Shorebird nesting season is in full swing on Navarre Beach! Rare species such as black skimmers, snowy plovers and least terns lay their eggs in our powdery white sands each year, and this time of year the chicks have almost all hatched.
Cute little fluffs of feathers are running around the marked nesting areas, making for a lot of bird watching fun.
This time of year, birdwatchers and photographers flock to colony nesting sites along Navarre Beach.
Here are a few simple tips for shorebird photography:
- Always remain outside posted areas. These birds are protected, and the posted areas help to keep them safe. Those nests and chicks can camouflage pretty well in the sand, putting them in danger of being trampled. Consider a zoom lens for detailed shots. I find that my 135 MM (pretty standard camera lens) does just fine.
- Do not get close enough to cause the bird to leave its nest, and never “push” birds around the beach by scaring them in the direction you want them to go. When the birds all take to the air, it is called “flushing.” This can be dangerous for the birds, especially with predators and passing cars.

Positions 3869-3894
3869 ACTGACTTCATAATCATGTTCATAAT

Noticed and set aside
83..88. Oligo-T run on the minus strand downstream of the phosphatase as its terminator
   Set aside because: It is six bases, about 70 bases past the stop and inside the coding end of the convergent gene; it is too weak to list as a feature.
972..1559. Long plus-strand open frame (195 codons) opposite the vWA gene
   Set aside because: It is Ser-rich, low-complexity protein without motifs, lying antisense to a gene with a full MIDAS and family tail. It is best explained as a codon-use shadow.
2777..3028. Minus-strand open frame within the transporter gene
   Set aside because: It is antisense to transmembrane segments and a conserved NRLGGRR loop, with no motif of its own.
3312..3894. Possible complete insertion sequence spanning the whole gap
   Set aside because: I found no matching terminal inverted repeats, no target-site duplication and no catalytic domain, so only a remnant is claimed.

Instead, be patient. The birds, especially the black skimmers, are really great at posing.
- Keep an eye out for predators such as raccoons, cats or crows. The scent of humans can attract these predators. If you see predators, move away for now. You’ll always have another chance to get the perfect shot, but these birds only have one chance to successfully raise their chicks.
- Try to keep photo sessions to 10 minutes at a time to avoid undue stress on the birds. I find that a quick photo shoot in the early morning hours before traffic can yield some great pics!
- To avoid unintended disturbances, do not publish the specific location of a nest when sharing photos online. But definitely tag #NavarreBeach and #Florida’sMostRelaxingPlace in any posts online!
- If you see bands on a bird’s leg, take the opportunity to be a citizen scientist and report it! These bands are tools to help researchers keep track of these birds and learn more about their habits. Report codes and colors to BandedBirds.org to help in the conservation of our feathered friends!